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I have a pair of interfaces defined like so:

type Marshaler interface {
    Marshal() ([]byte, error)
}

type Unmarshaler interface {
    Unmarshal([]byte) error
}

I have a simple type which implement these:

type Foo struct{}

func (f *Foo) Marshal() ([]byte, error) {
    return json.Marshal(f)
}

func (f *Foo) Unmarshal(data []byte) error {
    return json.Unmarshal(data, &f)
}

I am using a library which defines a different interface, and implementing it like so:

func FromDb(target interface{}) { ... }

The value being passed for target is a pointer to pointer:

fmt.Println("%T\n", target) // Prints **main.Foo

Typically this function does a type switch and then operates on the type underneath. I would like to have common code for all types that implement my Unmarshaler interface but can't figure out how to get from a pointer-to-pointer of a specific type to my interface.

You cannot define methods on a pointer to a pointer:

func (f **Foo) Unmarshal(data []byte) error {
    return json.Unmarshal(data, f)
}
// compile error: invalid receiver type **Foo (*Foo is an unnamed type)

You cannot define receiver methods on pointer types:

type FooPtr *Foo

func (f *FooPtr) Unmarshal(data []byte) error {
    return json.Unmarshal(data, f)
}
// compile error: invalid receiver type FooPtr (FooPtr is a pointer type)

Casting to Unmarshaler doesn't work:

x := target.(Unmarshaler)
// panic: interface conversion: **main.Foo is not main.Unmarshaler: missing method Unmarshal

Casting to *Unmarshaler doesn't work either:

x := target.(*Unmarshaler)
// panic: interface conversion: interface is **main.Foo, not *main.Unmarshaler

How can I get from this pointer-to-pointer type to my interface type without needing to switch on every possible implementor type?

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2 Answers 2

It's ugly, but is is possible to have the semantic equivalent of a pointer to pointer receiver. For example:

package main

import "fmt"

type P *int

type W struct{ p P }

func (w *W) foo() {
        fmt.Println(*w.p)
}

func main() {
        var p P = new(int)
        *p = 42
        w := W{p}
        w.foo()
}

Playground


Output:

42

Note that

fmt.Println(*w.p)

above is actually

fmt.Println(*(*w).p)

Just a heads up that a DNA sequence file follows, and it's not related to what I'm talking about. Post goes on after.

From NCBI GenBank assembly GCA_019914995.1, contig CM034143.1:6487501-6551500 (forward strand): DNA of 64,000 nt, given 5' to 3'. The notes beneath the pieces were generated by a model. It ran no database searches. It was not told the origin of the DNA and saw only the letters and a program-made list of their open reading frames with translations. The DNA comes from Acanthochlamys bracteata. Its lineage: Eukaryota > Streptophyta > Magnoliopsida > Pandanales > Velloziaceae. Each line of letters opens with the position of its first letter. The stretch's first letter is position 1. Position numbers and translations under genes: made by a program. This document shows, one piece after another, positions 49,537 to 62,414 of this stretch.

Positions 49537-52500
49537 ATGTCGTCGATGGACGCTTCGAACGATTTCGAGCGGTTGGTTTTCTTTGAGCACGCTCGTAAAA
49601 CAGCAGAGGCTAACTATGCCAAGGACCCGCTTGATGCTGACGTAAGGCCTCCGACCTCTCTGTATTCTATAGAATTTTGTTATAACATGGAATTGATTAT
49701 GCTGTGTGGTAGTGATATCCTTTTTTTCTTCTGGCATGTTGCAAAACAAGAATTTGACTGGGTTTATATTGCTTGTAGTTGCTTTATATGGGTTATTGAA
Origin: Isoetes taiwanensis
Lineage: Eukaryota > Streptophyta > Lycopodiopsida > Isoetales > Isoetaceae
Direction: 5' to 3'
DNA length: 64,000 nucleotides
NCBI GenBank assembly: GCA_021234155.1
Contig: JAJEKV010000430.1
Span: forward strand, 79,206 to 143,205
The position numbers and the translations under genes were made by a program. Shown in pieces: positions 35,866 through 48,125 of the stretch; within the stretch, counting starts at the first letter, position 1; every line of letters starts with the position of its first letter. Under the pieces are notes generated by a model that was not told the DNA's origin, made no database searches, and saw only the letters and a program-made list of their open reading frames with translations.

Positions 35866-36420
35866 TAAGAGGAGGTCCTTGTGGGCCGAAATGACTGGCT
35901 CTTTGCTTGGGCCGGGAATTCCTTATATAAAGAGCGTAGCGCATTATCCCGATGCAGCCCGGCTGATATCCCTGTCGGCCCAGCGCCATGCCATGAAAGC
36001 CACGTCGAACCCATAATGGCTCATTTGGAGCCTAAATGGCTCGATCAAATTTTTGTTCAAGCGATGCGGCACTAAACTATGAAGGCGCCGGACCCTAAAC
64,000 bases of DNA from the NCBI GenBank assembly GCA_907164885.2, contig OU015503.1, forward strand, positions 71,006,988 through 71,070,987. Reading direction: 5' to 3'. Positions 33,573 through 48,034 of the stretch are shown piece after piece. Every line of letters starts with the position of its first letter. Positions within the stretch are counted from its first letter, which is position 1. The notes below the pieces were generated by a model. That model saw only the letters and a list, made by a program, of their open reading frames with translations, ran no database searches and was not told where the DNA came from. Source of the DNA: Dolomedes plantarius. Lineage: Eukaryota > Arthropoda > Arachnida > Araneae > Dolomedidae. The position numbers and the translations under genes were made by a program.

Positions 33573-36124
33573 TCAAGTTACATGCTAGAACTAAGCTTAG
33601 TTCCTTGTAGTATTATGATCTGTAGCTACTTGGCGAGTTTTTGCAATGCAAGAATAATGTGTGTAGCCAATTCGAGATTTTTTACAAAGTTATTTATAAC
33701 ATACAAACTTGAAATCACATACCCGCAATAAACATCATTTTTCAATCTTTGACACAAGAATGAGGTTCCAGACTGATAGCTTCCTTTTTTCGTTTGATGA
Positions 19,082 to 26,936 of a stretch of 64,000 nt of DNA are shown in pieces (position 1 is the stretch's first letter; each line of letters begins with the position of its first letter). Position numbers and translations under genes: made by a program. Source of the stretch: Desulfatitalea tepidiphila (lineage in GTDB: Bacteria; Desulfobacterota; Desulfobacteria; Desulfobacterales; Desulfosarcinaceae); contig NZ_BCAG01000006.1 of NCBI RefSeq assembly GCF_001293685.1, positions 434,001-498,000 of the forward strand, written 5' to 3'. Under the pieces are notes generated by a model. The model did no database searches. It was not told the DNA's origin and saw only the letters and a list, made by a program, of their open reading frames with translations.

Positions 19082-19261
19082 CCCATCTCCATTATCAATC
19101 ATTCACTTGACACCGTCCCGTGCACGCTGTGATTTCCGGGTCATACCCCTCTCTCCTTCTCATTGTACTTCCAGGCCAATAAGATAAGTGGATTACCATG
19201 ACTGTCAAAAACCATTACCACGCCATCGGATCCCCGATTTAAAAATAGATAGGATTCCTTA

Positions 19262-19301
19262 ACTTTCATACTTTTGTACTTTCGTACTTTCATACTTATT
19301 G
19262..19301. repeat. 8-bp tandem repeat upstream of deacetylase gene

where the extra work is done for you by the compiler automagically.

share|improve this answer

If target is a **Foo and *Foo implements Unmarshaler, you can do:

var x Unmarshaler = *target

If target is a an interface{} containing a **Foo, this would work instead:

var x Unmarshaler = *(target.(**Foo))

It's a similar idea if you have a type switch.

Whenever I have to deal with pointer-to-pointer or pointer-to-reference, the variable life-time is generally pretty short and they quickly go back to being a single pointer (or plain reference) again.

I'd evaluate whether the pointer-to-pointer is indeed required for the use case at hand or whether you can do something like that.

share|improve this answer
    
target is defined in the argument list as interface{}, so you cannot assign it to Unmarshaler. Hence the type switch. It seems to me that a pointer-to-pointer probably isn't necessary, but that's what this library (gorp) gives me -- maybe I should try to fix the library instead. –  Joe Shaw Sep 4 '13 at 17:27
    
I see. This would work then: var x Unmarshaler = *(target.(**Foo)) It's not quite clear whether that's a good suggestion or not because it would depend on more details of the context. –  Gustavo Niemeyer Sep 4 '13 at 17:31
    
Yep. Unfortunately that requires knowing the type up front (**Foo), which is what I was hoping to avoid by using an interface in the first place. Oh well, I've worked around this in the upstream library. Thanks for your help. –  Joe Shaw Sep 5 '13 at 17:48

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